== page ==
Facebook is now giving users an option to choose genders other than male and female. Is this a good idea, or should the social network do away with gender identification in the first place?
Facebook is a place for friends to connect. It’s also a place where individuals expect to be able to express themselves or at least identify themselves freely as they wish. Until recently, the social network has only allowed two options for gender choice: male or female. But with a new update, at least for those using the US English version, users can choose from among 50 plus choices.
These include transgender and different variations thereof. In fact, choices also include different kinds of identification, such as genderfluid, non-binary, pangender and agender, as well as inter-sex, which pertain to individuals whose sexual characteristics are not associated with stereotypical male or female.
This update can be mainly seen as a means to determine whether a user is determined as a “he” or a “she” in a friend search or notification, and therefore Facebook now lets a user select which pronoun to use for their account. For example, if it is someone’s birthday, friends can choose to write a greeting on “his”, “her” or “their” wall.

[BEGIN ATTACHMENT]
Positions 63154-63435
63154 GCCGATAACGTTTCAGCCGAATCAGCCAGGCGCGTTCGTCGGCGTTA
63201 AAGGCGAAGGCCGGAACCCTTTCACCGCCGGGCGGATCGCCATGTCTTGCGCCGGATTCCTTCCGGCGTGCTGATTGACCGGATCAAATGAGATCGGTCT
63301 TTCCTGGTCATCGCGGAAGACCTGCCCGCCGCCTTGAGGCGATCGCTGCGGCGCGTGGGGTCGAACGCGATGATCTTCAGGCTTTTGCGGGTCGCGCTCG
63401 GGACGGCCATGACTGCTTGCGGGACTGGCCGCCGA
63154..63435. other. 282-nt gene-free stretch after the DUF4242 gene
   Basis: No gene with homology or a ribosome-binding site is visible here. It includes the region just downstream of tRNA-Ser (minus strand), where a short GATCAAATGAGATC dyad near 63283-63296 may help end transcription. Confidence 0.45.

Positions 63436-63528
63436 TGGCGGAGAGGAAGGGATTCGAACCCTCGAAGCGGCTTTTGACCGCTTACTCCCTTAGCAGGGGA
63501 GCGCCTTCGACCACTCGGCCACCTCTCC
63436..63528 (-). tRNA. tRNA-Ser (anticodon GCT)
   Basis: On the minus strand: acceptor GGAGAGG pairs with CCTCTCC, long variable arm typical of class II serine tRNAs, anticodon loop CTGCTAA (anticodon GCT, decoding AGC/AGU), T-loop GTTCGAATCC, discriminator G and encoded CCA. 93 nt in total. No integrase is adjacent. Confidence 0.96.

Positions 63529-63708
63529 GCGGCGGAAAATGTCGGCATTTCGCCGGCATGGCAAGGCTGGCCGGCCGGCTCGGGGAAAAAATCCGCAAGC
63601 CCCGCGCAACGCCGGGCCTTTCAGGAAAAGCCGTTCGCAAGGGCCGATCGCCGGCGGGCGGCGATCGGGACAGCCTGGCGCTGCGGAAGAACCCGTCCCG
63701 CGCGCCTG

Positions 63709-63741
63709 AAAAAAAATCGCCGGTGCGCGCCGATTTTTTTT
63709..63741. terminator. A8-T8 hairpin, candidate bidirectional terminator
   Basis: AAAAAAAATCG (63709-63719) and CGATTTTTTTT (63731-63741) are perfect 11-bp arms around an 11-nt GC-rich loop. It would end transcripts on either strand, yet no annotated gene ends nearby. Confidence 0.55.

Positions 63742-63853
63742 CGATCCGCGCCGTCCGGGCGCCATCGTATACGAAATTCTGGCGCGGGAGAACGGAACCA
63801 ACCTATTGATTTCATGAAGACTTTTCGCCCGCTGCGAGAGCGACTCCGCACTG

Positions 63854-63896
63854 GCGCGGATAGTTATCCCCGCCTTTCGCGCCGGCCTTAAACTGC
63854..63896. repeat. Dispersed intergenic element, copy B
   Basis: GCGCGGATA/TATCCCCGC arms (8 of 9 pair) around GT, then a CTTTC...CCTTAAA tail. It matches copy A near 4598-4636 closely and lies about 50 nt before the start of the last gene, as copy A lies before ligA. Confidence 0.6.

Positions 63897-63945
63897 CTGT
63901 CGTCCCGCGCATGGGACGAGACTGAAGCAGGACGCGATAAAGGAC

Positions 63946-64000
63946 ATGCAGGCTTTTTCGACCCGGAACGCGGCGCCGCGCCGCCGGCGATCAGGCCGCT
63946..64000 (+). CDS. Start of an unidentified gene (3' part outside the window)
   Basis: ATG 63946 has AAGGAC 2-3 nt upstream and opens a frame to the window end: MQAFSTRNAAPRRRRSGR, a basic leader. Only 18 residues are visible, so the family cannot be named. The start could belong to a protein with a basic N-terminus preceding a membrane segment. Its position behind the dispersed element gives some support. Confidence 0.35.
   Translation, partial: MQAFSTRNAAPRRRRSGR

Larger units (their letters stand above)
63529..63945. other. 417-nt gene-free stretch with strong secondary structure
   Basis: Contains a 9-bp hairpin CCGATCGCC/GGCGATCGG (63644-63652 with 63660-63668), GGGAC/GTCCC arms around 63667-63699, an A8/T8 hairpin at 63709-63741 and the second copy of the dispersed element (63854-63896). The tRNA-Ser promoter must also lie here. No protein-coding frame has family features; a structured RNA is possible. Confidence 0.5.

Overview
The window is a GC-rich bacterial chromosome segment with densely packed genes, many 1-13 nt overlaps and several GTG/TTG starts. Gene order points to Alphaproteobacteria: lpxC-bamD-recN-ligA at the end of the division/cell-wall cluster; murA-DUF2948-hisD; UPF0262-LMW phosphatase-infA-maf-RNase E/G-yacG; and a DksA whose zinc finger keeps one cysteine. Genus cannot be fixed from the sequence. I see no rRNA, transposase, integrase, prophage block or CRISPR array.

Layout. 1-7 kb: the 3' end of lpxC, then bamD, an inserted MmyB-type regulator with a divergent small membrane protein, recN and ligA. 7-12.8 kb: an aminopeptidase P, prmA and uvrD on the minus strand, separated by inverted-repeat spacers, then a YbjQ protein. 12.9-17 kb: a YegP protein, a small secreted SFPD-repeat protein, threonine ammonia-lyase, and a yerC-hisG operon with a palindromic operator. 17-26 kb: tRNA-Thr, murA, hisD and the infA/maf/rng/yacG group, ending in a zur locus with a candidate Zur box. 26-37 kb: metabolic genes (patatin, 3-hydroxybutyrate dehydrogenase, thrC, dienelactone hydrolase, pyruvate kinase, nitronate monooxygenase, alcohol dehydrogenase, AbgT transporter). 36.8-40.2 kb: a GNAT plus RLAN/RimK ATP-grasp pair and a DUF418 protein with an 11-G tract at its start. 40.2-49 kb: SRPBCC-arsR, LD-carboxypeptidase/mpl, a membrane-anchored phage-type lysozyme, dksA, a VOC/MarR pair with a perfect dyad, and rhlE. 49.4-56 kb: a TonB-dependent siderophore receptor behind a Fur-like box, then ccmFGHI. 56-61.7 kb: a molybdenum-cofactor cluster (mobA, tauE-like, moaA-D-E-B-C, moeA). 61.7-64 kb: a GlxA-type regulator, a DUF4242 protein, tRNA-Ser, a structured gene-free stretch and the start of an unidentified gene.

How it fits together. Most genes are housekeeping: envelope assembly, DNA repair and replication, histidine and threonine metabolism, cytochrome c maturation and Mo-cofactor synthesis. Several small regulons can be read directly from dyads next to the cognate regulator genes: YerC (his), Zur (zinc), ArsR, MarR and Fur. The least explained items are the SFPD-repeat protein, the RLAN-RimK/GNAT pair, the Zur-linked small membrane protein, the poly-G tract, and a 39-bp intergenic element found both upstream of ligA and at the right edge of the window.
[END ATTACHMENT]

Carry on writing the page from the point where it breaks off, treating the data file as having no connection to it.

“We want you to feel comfortable being your true, authentic self,” the company said in a statement, adding that the developers have collaborated with leading LGBT advocacy organizations in determining the choices. Additionally, users can set the privacy options for their choice of gender.
The update has been met with some criticism, however. Some have complained about not having enough options, or their own gender-identity not being included among the choices. Meanwhile, religious organizations and religious advocacy groups have held firm on the male-vs.-female dichotomy. “It’s impossible to deny the biological reality that humanity is divided into two halves – male and female,” said Jeff Johnston of religious organization Focus on the Family to AP, although the group maintains it has “a great deal of compassion for those who reject their biological sex and believe they are the opposite sex.”
Still the move was seen as a welcome one by the LGBT community. “This encourages people to think outside the binary spectrum,” said a transgender user in an interview with the AP. As for Facebook, the change was seen as nothing of a big deal, with developers. “It was simple: Not allowing people to express something so fundamental is not really cool, so we did something,” said director of growth Alex Schultz.
Going beyond gender identification, however, the move may also be seen as a means for Facebook to have deeper insights into users’ preferences and personalities — in short, a marketing move that will enable the social network to serve targeted ads better. Female users have been known to identify themselves as male, only to reduce the incidence of ads for beauty products. With more than 50 options now available, there is question whether the added gender identification is simply intended for marketing and advertising purposes.